Dave Tuttle's Memoirs
I suppose some people think they're in it just for the money or just for the tech or just for the business. Maybe. But human nature consistently shows us that we need something more. Ultimately, it's that "image of God" creativity, even for those who think we're not terribly creative (and those who know we're not terribly god-like or even godly).
Why do you do what you do?
In software, especially in FOSS, why do you code the code you code?
I attended a Git workshop this past Monday evening. (Yeah, yeah ... it's about time. Hey! It's not like I don't use code manglement, CVS, SVN, etc.) The class was taught by Aidan Feldman of github. Great stuff! Excellent quick workshop; got us all actually using Git on github. Anyway, he mentioned that Linus created Git. I asked if the legend was true ... that Linus did it over a weekend. The bastion of all human knowledge says Git was done in four days and fully operational in a matter of weeks. Ahhh... that's the good stuff.
Before Linus, there were other heroes: Vint and Vixie, Gettys and Garbee and Grace, Barber and Farber, John and John and Jonn (Eckert and Mauchly -vs- von Neumann, rivals), Brooks and Bartik, Kay and Cray, Englebart. I'm grasping at straws and leaving out dozens ... hundreds. But you get the idea.
Intrigue inspires and FOSS fosters freedom.
In my day job, I work with CMS. No, not that CMS, this CMS. It's IBM's "Conversational Monitor System" (fka "Cambridge Monitor System" to show some history). CMS is a single user, single-tasking operating system hosted by the oldest viable hypervisor: VM/CP the "Control Program".
Hey ... hypervisor ... you know what that is! It's that thing Rosenblum created. Yeah.
Not exactly. Didn't mean to drip into sarcasm. If I haven't lost the audience, then what follows may be more inspiration than irritation.
VM/CP is arguably the best hypervisor, and CMS (in spite of its warts) has been able to focus on a handful of incredible things, including CMS UPDATE. (We did mention code management, you recall.) I love this stuff!
Virtualization rocks! With CP under it, CMS is truly useful. XEDIT, REXX, Pipelines, a CISC processor and a full-featured assembler (plus C and other languages), that multi-level source code update tool, even OpenVM (yes, there's a shell, and yes, that part is multi-tasking).
History of VM
In the glory days of VM, Melinda Varian put together the often cited and repeatedly praised "VM and the VM Community: Past, Present, and Future". Her work ranks up there with Tracy Kidder's "The Soul of a New Machine", though less well known (and without the assist of a publisher).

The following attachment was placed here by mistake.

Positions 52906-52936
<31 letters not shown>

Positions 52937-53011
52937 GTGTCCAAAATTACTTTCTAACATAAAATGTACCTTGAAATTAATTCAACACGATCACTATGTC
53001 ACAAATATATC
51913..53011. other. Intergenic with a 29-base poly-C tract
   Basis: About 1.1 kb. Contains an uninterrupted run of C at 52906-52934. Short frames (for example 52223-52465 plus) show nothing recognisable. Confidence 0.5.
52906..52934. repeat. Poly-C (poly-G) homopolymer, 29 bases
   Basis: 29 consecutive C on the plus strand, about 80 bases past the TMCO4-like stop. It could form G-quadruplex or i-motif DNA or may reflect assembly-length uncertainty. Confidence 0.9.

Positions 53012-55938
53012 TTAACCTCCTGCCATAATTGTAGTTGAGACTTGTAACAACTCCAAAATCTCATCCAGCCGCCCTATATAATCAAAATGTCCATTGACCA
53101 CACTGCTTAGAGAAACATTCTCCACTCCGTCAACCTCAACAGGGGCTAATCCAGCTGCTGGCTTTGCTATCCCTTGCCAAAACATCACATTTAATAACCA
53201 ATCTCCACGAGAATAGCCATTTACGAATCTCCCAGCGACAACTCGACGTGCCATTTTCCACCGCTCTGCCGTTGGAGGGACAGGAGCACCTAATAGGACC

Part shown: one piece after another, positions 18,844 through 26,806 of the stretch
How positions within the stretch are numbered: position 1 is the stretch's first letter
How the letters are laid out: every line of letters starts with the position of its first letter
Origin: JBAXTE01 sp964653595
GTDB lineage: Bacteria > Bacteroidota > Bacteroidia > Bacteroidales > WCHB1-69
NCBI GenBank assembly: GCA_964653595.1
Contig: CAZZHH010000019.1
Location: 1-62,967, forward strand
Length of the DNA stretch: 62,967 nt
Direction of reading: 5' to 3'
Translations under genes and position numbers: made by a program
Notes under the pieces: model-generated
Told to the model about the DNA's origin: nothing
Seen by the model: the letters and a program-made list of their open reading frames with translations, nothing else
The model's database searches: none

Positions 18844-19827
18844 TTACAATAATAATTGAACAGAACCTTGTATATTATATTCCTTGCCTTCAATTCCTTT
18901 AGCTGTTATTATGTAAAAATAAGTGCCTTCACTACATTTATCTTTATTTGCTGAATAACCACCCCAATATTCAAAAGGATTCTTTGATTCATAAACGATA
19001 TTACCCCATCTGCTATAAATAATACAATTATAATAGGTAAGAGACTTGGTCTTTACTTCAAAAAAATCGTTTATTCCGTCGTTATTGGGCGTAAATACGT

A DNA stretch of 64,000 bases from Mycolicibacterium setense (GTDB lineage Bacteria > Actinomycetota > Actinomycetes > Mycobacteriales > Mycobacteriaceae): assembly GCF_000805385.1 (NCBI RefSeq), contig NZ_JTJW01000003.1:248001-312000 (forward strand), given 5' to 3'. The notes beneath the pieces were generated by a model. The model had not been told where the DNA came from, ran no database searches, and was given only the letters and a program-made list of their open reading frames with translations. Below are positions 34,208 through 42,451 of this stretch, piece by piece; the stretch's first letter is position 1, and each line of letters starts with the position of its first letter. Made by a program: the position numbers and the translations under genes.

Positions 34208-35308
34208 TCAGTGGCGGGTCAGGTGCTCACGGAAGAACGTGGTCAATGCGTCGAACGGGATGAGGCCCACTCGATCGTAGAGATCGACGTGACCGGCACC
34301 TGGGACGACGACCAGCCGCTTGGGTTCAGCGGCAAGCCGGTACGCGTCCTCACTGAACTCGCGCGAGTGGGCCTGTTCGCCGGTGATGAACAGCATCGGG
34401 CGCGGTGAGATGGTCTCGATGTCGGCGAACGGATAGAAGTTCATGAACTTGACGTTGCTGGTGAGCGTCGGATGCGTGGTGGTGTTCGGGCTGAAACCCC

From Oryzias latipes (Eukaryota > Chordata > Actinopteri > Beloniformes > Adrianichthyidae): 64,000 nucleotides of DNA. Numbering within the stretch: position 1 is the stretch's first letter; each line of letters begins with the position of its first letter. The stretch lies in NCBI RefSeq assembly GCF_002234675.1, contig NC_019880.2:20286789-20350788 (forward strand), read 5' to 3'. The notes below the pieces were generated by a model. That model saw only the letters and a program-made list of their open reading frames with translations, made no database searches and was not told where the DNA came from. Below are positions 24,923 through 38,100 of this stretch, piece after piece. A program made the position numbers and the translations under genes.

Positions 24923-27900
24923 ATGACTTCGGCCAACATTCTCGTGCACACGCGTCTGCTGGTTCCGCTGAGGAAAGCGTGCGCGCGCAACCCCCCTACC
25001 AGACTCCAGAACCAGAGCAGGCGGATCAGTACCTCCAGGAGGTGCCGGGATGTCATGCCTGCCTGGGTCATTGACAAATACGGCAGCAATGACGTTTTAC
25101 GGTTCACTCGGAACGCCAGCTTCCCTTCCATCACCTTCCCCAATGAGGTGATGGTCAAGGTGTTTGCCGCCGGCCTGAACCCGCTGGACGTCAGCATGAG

I was already a fan of VM when I saw Melinda present at a SHARE conference. Hearing the history, the stories of how the system came to be, it all gave me chills. This is the system IBM tried to kill. Over and over.
The ultimate insult (to IBM) happened when Linux was ported to the mainframe. Linux works great on any platform, but is a teriffic candidate for virtualization, especially on high-redundancy hardware (like mainframes). There were two ports, by the way, one by IBM and another by Linas. No, not that Linus, and not that one either, this Linas. But that's a whole nutha story. (more intrigue!)
IBM sales guy: "Remember that system we told you to get rid of?"
IBM customer: "You mean VM? Sure. We got rid of it, like you told us."
IBM sales guy: "Well, you're gonna want it back."
IBM customer: [facepalm]
The 1991 revision of Melinda's paper had a couple of addendums. I picked up printed copies. [remember paper?] One addendum was "Dave Tuttle's Memoirs". This is not usually seen alongside the newer revisions (of Melinda's work).
At one job, we were hosting lotso Linux on top of z/VM. (That company had never gotten rid of VM anyway.) Trying to inspire my teammates, I made copies of Tuttle's Memoirs and passed them around. [remember printed copies?] Some of the guys actually read it. These were good guys. I don't think they were in it for the money, maybe for the tech. We weren't coding, but I hope they were intrigued.
Given the myriad search engines available, you can probably find Mr. Tuttle's work for yourself. Here's one I found (other than my paper copy), starting about page 135:
Enjoy! Be intrigued. Be inspired.
Someday I'd like to meet Dave Tuttle in person.
-- R; <><